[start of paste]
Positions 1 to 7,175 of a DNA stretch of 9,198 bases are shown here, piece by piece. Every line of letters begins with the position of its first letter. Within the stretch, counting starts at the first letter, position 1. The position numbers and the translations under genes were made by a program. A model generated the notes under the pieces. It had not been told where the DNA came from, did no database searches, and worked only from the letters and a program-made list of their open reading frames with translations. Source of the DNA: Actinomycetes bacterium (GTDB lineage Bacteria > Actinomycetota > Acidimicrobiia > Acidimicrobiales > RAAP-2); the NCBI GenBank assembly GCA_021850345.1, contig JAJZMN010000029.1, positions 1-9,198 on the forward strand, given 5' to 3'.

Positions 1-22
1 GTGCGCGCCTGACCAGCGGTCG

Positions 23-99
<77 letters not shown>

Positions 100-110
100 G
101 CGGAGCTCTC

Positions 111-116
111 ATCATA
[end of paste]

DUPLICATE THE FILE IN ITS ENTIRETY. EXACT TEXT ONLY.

Positions 1 to 7,175 of a DNA stretch of 9,198 bases are shown here, piece by piece. Every line of letters begins with the position of its first letter. Within the stretch, counting starts at the first letter, position 1. The position numbers and the translations under genes were made by a program. A model generated the notes under the pieces. It had not been told where the DNA came from, did no database searches, and worked only from the letters and a program-made list of their open reading frames with translations. Source of the DNA: Actinomycetes bacterium (GTDB lineage Bacteria > Actinomycetota > Acidimicrobiia > Acidimicrobiales > RAAP-2); the NCBI GenBank assembly GCA_021850345.1, contig JAJZMN010000029.1, positions 1-9,198 on the forward strand, given 5' to 3'.

Positions 1-22
1 GTGCGCGCCTGACCAGCGGTCG

Positions 23-99
<77 letters not shown>

Positions 100-110
100 G
101 CGGAGCTCTC

Positions 111-116
111 ATCATA